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Carbon dioxide crisis to hit supermarket food choice

Shopping at supermarket Image copyright Getty Images

The carbon dioxide shortage will start affecting some supplies to supermarkets this weekend, the Food and Drink Federation has warned.

CO2 is used to stun farm animals, put fizz in carbonated drinks and is used in packaging, but is in short supply.

Federation chief executive Ian Wright said carbon dioxide supplies were not expected to resume until next week.

He said that while stocks would not run out, "choice will be eroded".

Mr Wright told BBC Radio 4's Today programme: "We will see fewer chicken dishes, fewer pork and bacon dishes.

"We'll see probably less carbonated drinks and certainly bakery and other things that benefit from what's called modified atmosphere packaging, which is plastic packaging with a tray underneath and a dish of food in them."


Have you noticed a shortage of food and drink at your supermarket? Is there less choice of beer at your local pub? Please email haveyoursay@bbc.co.uk with your stories.


A number of companies have reported disruption to production because of the shortage.

Warburton's, the UK's biggest producer of crumpets, said it has been forced to halt production at two of its four plants.

The company uses carbon dioxide to give its crumpets a longer shelf life and prevent mould.

Earlier this week the Wetherspoons and Ei Group pub chains said they had temporarily run out, or were running short of, beers including John Smith's, Amstel and Moretti as well as Strongbow cider.

The British Retail Consortium said: "We are aware of specific pressures in some areas such as carbonated soft drinks, beer, British chicken and British pork but the majority of food products are unaffected and retailers do not anticipate food shortages. However, it is likely that the mix of products available may be affected."

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Media captionAre we in for a beer shortage this summer?

The Food and Drink Federation's Mr Wright said that even if supplies of CO2 resumed next week, it would take some time before it made its way to food and drink producers.

"Inventories of products have been eroded quite a lot over the last week and not many people keep very large stocks of products because it is not cost-efficient," he explained.


It's not a crisis ... yet

Jaega Wise, head brewer at the Wild Card Brewery in Walthamstow, east London, says the CO2 shortage has most affected the bottling side of the micro brewery and bar business.

"This week I had 2,000 litres of beer that was meant to be sent off for bottling and then I get a phone call from our bottler saying 'we simply can't take it because we have no CO2'," she says.

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Image caption Jaega Wise is the head brewer at the Wild Card Brewery in East London

And it is a problem facing all types of brewers - even those who make cask beer.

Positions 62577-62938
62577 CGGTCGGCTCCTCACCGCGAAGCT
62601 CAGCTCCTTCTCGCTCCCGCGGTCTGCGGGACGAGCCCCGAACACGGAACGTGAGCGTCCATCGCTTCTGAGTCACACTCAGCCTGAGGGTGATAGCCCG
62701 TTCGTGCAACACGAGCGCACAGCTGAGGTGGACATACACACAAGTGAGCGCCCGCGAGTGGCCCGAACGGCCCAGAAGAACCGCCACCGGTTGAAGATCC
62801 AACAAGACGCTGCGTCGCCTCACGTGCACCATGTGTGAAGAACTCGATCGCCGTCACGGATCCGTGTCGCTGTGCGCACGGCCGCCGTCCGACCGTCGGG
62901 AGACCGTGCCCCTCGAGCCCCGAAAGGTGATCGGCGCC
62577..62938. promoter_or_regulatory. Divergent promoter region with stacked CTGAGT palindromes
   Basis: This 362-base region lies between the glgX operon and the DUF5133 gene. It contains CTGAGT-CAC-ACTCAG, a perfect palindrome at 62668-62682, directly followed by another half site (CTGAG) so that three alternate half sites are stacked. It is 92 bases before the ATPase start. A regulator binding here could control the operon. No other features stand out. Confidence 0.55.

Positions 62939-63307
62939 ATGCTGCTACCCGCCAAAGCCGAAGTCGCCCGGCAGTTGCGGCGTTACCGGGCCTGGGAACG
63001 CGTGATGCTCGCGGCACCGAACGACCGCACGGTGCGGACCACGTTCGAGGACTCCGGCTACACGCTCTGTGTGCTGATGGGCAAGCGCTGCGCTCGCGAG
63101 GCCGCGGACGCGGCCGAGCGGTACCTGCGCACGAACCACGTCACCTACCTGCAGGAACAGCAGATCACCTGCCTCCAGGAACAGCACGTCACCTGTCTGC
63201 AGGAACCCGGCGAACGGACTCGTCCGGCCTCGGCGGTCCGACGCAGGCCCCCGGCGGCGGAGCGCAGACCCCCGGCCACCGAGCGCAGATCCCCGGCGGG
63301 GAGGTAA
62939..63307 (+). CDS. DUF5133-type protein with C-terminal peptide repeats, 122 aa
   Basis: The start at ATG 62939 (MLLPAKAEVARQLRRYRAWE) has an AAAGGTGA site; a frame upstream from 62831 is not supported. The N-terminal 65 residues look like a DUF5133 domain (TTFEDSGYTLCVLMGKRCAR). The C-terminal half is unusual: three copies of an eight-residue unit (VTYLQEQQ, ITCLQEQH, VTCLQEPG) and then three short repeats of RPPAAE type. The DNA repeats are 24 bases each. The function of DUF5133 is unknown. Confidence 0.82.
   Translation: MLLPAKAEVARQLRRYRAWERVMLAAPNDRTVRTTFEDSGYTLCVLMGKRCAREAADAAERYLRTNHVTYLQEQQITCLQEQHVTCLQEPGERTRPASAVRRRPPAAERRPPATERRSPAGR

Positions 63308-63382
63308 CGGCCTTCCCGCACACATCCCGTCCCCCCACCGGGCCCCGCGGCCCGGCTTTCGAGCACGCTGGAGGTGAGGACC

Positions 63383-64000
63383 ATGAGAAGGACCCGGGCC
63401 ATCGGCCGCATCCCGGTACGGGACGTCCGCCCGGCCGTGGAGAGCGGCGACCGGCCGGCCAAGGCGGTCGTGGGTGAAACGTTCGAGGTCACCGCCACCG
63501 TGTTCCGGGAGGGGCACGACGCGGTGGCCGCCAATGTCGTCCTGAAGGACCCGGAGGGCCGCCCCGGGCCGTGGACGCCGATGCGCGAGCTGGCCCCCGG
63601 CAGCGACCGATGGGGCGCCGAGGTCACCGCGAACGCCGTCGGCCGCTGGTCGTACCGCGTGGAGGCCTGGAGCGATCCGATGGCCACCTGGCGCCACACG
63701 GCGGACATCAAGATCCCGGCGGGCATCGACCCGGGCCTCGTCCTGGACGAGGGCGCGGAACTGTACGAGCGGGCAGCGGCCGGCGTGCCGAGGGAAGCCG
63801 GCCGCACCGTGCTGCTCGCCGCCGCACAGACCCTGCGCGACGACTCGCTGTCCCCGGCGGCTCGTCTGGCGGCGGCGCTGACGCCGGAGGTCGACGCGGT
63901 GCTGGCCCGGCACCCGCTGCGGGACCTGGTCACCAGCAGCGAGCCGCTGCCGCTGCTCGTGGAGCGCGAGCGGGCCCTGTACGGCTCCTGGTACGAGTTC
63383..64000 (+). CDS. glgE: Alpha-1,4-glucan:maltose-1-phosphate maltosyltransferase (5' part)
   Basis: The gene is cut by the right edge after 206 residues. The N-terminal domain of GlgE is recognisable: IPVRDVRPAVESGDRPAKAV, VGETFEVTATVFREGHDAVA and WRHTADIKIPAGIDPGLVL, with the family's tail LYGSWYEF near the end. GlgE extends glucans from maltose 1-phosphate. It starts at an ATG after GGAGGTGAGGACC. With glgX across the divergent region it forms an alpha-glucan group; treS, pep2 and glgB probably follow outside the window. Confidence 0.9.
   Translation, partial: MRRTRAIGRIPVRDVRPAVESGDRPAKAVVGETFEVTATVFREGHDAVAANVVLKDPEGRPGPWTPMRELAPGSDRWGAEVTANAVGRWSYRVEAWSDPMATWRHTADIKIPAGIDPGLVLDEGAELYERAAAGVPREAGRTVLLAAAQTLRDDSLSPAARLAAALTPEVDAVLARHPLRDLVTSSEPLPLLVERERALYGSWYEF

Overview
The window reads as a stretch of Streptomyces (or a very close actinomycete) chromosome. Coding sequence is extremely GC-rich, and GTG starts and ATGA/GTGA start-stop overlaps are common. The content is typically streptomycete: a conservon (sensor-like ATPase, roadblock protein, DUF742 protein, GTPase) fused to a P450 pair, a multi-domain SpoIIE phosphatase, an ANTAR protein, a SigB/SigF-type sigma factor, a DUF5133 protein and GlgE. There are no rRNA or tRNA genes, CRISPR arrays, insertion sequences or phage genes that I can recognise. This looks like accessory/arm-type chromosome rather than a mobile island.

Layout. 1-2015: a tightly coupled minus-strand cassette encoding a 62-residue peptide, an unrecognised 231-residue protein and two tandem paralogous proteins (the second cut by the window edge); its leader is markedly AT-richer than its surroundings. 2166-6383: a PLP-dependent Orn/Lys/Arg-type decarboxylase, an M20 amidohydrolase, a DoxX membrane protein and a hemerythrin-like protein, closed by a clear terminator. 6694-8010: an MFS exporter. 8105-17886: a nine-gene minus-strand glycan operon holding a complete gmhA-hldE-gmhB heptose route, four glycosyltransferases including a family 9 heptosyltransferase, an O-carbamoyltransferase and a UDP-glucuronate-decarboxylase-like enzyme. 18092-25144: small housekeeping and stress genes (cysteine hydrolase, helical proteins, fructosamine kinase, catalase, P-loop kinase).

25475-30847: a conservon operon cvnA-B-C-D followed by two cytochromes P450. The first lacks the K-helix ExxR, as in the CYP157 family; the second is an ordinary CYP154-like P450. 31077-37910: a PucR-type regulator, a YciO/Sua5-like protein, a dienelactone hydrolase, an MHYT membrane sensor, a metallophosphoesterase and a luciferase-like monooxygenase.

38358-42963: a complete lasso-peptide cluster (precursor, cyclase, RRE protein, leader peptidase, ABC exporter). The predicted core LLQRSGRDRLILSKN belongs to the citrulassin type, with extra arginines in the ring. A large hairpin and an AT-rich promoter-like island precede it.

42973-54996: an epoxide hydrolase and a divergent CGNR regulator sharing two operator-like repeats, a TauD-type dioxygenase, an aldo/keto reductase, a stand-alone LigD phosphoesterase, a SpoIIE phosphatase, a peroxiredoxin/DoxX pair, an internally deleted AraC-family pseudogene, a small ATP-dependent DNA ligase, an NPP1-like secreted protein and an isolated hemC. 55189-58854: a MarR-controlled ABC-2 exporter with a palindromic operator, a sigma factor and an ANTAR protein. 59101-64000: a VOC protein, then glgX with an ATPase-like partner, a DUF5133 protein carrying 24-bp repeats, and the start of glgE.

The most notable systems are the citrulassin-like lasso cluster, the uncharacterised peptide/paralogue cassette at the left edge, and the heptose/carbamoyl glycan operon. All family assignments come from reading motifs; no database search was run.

Ms Wise says that while it is possible to make cask ale without CO2 because of the natural carbonation that yeast provides, she says all brewers use carbon dioxide "to move beer in between tanks, we use it to purge tanks, we generally use it a lot in the brewery itself, so it is a problem for cask producers as well as bottles as well as kegs".

She says Wild Card has just enough CO2 to keep its beer fizzing. "We're not in a crisis moment yet. I would say keep on going to the pubs, still keep on enjoying the football but if this carries on for much longer we're going to be in trouble."


Quality Pork Limited, which operates Scotland's biggest abattoir at Brechin, is closed and other meat producers are considering changes to use less CO2.

Andy McGowan, chief executive of the Scottish Pork Producers co-operative, said he had heard that supplies of CO2 could restart next week, and that Brechin might receive gas in the second half.

Abattoirs use CO2 as part of a pre-slaughter stunning process.

To avoid overcrowding, Quality Pork had sent 2,000 pigs to the meat processor Tulip in England, while 4,000 remained in Scotland. About 6,000 pigs pass through Brechin every week.

'Nothing concrete'

Some food and drink firms have asked whether the government could help alleviate the problem.

Mr Wright said ministers could ask suppliers that have stopped production for maintenance to put factories back into production.

Image copyright Getty Images
Image caption There are concerns about overcrowding as animals will not go to slaughter at their usual rate.

The Department for Environment, Food and Rural Affairs, and the Department of Business have both said they are monitoring the situation.

They said: "We have been assured CO2 producers are working as fast as they can to get plants up and running again, with CO2 production set to start very shortly."

The trade journal Gasworld, which first revealed that CO2 was running short, said that the plant at Billingham, County Durham, is due to restart on Monday.

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